Click here for the article.

Wednesday, September 16, 2009

Wow! $8 for an Espresso (book that is)

Things are coming full circle with Google. First it scanned millions of books into its databases. Now it is making two million of the books that are no longer covered by copyright law available to a machine called "The Espresso Book Machine." The machine is capable of printing a 300-page paperback book in less than five minutes.

The machines themselves sell for $100,000 and there are lease options. Of the$8.00, $1.00 goes to On Demand Books (the manufacturer of the machine) and $1.00 goes to Google who promises to donate this to charities. The rest goes to the owner of the machine and to pay for variable costs (paper, electricity, etc).

Click here to read the article on Yahoo! Finance

Sunday, September 13, 2009

iPigs for iPods (and also iBoo and iPandas)

I don't have an iPod at this time (don't have a need), but here's a cute product. It's a docking station, but shaped like a Pig, Panda, or a ghost (if that's what they look like).

Here's a picture from this article:
The price is around $100 to $130 depending on the model. Remember to shop on-line through my Upromise link or purchase directly from Amazon using this link: iPigs on Amazon

Click here for Speakal, the manufacturer's website.

Real estate (obviously) popped. What's next?

Here's a list of 10 possibilities as posted on a Yahoo! Finance article:
  1. China
  2. Green
  3. Gold
  4. Federal reserve
  5. Trash stocks (risky stocks now overvalued)
  6. Education
  7. Subprime 2.0
  8. Life insurance securitization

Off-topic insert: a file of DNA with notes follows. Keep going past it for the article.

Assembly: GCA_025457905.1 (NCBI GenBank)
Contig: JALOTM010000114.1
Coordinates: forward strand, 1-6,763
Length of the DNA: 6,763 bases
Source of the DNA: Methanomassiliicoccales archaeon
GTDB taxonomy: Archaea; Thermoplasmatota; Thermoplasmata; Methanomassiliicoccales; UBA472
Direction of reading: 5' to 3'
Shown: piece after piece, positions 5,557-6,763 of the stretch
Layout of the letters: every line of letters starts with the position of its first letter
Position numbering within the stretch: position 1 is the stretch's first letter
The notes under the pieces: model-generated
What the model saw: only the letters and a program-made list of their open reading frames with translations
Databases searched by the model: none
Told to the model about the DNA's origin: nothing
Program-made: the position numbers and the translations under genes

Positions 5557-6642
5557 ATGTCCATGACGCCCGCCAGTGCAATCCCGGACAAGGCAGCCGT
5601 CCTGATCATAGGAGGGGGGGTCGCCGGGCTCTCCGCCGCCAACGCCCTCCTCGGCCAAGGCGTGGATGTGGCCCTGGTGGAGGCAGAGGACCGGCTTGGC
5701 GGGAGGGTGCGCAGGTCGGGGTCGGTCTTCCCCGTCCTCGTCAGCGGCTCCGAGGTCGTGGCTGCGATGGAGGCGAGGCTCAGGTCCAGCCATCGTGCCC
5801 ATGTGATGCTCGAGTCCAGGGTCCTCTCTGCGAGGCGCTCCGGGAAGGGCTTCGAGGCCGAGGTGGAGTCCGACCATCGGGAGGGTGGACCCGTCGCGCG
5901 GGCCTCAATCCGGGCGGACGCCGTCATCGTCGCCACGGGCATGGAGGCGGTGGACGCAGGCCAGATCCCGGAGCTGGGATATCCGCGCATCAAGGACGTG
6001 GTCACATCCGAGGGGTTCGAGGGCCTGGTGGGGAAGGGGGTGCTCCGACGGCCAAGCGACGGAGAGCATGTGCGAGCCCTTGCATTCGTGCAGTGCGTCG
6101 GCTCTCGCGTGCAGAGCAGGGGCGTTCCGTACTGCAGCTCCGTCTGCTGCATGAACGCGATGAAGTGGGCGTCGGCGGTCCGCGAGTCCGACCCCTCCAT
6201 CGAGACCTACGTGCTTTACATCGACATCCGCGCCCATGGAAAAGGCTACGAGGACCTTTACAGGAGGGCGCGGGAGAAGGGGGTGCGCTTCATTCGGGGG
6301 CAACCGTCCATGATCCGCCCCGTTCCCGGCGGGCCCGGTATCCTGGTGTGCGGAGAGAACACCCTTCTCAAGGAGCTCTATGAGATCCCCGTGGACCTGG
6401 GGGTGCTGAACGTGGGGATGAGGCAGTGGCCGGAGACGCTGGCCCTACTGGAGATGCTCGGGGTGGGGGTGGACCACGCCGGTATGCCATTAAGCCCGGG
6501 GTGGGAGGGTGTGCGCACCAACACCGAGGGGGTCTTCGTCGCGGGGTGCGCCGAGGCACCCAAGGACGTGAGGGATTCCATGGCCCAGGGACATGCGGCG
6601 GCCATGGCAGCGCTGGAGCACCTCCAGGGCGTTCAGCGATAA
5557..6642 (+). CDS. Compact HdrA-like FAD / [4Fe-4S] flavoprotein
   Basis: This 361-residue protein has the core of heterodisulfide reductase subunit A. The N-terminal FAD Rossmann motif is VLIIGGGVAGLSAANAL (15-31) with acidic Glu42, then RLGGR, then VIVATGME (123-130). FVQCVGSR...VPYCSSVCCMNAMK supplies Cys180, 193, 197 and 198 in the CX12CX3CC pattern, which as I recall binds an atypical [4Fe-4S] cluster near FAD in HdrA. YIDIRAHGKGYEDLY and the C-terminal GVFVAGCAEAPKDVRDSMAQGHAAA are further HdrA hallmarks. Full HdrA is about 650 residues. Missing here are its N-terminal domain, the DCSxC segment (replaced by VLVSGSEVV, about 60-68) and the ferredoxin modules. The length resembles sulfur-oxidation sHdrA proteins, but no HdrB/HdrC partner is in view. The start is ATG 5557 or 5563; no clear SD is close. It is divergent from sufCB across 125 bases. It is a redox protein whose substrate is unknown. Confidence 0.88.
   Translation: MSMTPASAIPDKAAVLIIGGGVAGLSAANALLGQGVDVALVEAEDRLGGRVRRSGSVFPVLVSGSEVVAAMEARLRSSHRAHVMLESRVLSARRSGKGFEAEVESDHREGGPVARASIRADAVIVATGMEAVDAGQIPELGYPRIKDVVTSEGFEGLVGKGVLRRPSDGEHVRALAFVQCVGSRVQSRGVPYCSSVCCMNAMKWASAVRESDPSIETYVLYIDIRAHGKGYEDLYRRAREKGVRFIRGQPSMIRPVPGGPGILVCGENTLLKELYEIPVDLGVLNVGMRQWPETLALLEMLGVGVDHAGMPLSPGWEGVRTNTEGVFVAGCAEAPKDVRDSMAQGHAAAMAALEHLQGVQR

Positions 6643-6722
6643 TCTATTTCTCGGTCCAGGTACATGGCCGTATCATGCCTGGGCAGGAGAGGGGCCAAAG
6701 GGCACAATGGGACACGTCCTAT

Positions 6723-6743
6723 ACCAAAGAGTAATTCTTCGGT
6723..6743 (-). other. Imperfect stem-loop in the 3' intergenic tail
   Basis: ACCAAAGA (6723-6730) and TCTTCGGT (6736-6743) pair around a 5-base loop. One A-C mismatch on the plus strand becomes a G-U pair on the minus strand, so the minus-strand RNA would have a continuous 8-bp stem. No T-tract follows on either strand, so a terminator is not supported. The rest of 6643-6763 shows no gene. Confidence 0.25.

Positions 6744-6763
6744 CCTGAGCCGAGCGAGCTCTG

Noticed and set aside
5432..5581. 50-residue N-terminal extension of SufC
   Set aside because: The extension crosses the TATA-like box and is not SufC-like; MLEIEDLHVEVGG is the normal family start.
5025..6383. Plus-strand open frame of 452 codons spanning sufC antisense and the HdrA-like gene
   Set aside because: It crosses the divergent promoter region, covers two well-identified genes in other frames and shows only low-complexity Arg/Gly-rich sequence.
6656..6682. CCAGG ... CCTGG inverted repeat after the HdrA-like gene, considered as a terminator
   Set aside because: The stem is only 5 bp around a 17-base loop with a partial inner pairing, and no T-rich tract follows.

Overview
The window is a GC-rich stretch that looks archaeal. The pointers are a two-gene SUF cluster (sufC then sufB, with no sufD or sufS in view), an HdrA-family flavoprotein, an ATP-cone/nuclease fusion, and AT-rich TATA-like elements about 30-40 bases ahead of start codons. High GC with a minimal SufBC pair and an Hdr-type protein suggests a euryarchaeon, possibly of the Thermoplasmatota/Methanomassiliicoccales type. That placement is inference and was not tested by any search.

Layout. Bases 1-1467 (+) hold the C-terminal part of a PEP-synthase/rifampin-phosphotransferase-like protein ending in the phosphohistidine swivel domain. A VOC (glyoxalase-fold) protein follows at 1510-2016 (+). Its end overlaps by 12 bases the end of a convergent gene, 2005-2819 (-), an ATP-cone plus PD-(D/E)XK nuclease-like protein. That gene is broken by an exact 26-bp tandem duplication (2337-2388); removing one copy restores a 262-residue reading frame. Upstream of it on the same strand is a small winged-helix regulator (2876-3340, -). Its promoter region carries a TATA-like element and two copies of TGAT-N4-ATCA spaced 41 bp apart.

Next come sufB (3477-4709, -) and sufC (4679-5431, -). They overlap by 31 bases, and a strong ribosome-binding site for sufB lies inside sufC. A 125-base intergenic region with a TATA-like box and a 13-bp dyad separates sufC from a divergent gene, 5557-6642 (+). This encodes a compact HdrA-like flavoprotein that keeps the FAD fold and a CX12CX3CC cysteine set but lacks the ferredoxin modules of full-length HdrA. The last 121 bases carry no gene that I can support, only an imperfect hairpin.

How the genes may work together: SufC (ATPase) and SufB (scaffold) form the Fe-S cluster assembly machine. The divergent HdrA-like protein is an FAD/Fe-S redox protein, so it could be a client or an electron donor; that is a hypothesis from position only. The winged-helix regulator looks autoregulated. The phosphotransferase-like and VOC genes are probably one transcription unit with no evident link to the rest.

9. Commercial real estate
  10. Emerging markets
Click here for more details

Wednesday, September 2, 2009

AirPort Express Option (instead of Sonos)

In this previous post, I listed some options in lieu of spending relatively big money on a Sonos system.

Now I found another option.

If you have an Apple AirPort Express you can connect it to your AirPort Extreme Base Station. Now from your computer, you can control each of the AirPort Express devices and which music plays to each of them. Plus, there's an iPhone or iPod touch app (for free of course) that allows you to remotely access your iTunes library and control all AirPort Express devices. You can also simultaneously play the same music file through all speakers.

I think the only downside I see is that your computer needs to be on the entire time. With Sonos, your computer can be off because the files are on a network-attached drive.

At right around $100 each, you can fairly inexpensively "pipe" music into other rooms. There are no built-in speakers and you will need to connect the "Audio out" jack to some sort of amplifier/speaker system.

Just a brief search revealed that some have technical difficulties trying to connect their AirPort Express with non-Apple routers.

Click here to go to Apple's site for more information about AirTunes and this functionality.

Click here to view Apple's video tutorial on how to set this up with either a Mac OS or a Windows computer and also how to use iPod touch or iPhone as the remote.